PMO asks Dept of Telecommunications to make a plan for telecom revival

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August 09, 2021 4:15 AM

Officials said that DoT is working on a package, which includes reducing the revenue share licence fee to 6% of adjusted gross revenue (AGR) of the operators from the current 8%. This would be done by reducing the 5% universal service obligation levy by two percentage points.

The move in the short run – if 5G auctions are held next year in March – would help Bharti Airtel and Reliance Jio in lowering their SUC payment. However, a similar gain may not come through Vodafone Idea's way.The move in the short run – if 5G auctions are held next year in March – would help Bharti Airtel and Reliance Jio in lowering their SUC payment. However, a similar gain may not come through Vodafone Idea's way.

The government has ruled out any takeover of Vodafone Idea but has started work on a revival package for the telecom sector, which would address the long-pending structural issues.

Officials said that the Prime Minister’s Office (PMO) has asked the department of telecommunications (DoT) to prepare a blueprint for the package, which would then be put up for inter-ministerial discussions. The DoT is expected to submit the proposals to the PMO in the coming weeks and once finalised after inter-ministerial consultations, these would be put up for the Cabinet’s approval.

Officials said that DoT is working on a package, which includes reducing the revenue share licence fee to 6% of adjusted gross revenue (AGR) of the operators from the current 8%. This would be done by reducing the 5% universal service obligation levy by two percentage points.

Since the Telecom Regulatory Authority of India (Trai) had given its recommendations to this effect in January 2015, there would be no need to once again seek the regulator’s views on the matter.

The reduction in the licence fee by two percentage points would provide a relief of around Rs 3,000 crore annually to the operators.

The second aspect, which the proposed package would address is the issue of adjusted gross revenue. The government can’t do anything regarding the past AGR dues as the Supreme Court has ruled on it and also prescribed the mode and tenure of payment, but the government wants to settle the issue of future calculation of AGR by determining what segments of telecom revenues will constitute AGR. Here also the Trai has given recommendations in the past, so there would be no need to seek its views again.

The third aspect is doing away with the bank guarantees which the operators have to furnish to the DoT for their AGR and deferred spectrum installments. For financially healthy operators, furnishing bank guarantees is not a problem but for a financially troubled operator like Vodafone Idea, getting bank guarantees at this point of time is a problem. The view in the government is that the provision for furnishing bank guarantees can be done away with.

The fourth component of the package would be extending the moratorium on deferred spectrum installments. The government had, in November 2019, provided a two year moratorium on such payments – for FY21 and FY22 – which would be further extended. However, whether the extension would be for one more year or two is still not decided. The two year extension had given a cash flow relief of around Rs 42,000 crore to the operators.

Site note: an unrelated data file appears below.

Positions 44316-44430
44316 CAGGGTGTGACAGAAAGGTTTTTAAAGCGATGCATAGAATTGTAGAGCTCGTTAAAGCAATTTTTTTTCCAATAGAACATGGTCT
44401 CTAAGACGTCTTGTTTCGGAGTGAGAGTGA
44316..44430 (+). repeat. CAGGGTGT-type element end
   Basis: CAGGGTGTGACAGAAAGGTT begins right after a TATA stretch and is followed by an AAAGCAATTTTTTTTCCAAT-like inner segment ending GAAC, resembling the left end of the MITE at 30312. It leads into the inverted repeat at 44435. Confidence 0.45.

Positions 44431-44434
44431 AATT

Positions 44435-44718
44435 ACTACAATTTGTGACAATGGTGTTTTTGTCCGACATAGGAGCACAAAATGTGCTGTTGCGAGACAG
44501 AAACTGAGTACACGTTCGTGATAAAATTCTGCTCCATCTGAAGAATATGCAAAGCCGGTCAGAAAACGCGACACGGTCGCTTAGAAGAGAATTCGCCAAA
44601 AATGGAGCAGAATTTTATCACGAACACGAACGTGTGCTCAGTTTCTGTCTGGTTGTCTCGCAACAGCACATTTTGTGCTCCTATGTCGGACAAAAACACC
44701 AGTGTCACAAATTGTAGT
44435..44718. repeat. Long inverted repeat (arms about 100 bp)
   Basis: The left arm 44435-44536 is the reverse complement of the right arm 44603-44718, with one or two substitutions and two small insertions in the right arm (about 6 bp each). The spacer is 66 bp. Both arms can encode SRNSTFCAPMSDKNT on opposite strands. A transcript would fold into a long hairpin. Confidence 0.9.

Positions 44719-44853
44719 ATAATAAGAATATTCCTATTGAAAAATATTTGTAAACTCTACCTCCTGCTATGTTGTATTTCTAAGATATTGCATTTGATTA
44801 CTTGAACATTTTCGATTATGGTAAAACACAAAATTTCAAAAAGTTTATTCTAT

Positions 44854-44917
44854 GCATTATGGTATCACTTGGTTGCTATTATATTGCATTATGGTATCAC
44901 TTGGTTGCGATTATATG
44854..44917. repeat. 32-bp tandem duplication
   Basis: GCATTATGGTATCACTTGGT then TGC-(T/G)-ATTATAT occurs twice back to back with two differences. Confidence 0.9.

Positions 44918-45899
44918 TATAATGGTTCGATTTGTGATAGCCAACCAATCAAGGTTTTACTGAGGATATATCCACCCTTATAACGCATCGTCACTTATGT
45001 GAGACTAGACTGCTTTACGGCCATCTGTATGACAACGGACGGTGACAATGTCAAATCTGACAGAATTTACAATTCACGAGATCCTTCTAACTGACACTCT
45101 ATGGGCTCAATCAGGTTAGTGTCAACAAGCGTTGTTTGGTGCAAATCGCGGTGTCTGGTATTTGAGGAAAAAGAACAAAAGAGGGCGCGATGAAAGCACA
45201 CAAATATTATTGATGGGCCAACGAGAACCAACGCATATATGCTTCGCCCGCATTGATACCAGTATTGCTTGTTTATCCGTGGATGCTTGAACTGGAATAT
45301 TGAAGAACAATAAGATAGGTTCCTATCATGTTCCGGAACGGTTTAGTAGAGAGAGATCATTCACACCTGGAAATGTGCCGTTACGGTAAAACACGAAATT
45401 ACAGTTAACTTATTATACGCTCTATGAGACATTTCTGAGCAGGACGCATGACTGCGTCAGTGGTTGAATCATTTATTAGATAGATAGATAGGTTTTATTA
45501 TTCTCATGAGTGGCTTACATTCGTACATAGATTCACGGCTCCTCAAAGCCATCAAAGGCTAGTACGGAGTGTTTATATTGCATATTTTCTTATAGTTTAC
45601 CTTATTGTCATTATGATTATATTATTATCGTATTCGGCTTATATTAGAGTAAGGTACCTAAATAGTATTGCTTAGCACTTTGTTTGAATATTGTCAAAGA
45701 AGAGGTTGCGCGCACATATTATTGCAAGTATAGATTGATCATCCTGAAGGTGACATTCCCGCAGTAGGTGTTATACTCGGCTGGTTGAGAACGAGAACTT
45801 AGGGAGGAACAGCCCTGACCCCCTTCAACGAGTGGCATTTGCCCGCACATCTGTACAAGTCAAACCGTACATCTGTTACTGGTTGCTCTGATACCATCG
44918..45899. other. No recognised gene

The government in-principle feels that there should be at least three private telecom players in the market for healthy competition but no specific benefit will be given to any particular company like Vodafone Idea. “We want a healthy, vibrant telecom sector and if some issues need to be sorted out, the government will do that. But no preference will be given to any particular company,” said an official.

As is known, the then chairman of Vodafone Idea, Kumar Mangalam Birla had on June 7 written a letter to the cabinet secretary Rajiv Gauba expressing his willingness to give up his stake in the company to any public sector, government, or domestic financial entity, who can keep the company as a going concern.

Birla had also listed the areas where the Centre’s support was needed by the end of July. Without the help, he had said, the company’s operations would be driven to “an irretrievable point of collapse”. Last week, Birla stepped down as the chairman of Vodafone Idea.

The fate of Vodafone Idea currently hangs in balance with its cash flows depleting, a massive debt of Rs 1.8 lakh crore and the company continuously losing customers to competition offering cheaper tariffs. The company has also highlighted that it is facing challenges to raise the planned funds of Rs 25,000 crore as investors are wary about the future of the telecom sector due to the low pricing structure.

Analysts have said that Birla’s offering his stake to the government has some basis as a lot of government money is riding on the company. For instance, of the Rs 1.8 lakh crore net debt, government dues in the form of deferred spectrum payment (Rs 96,300 crore) and AGR dues (Rs 61,000 crore) come to around Rs 1.57 lakh crore.

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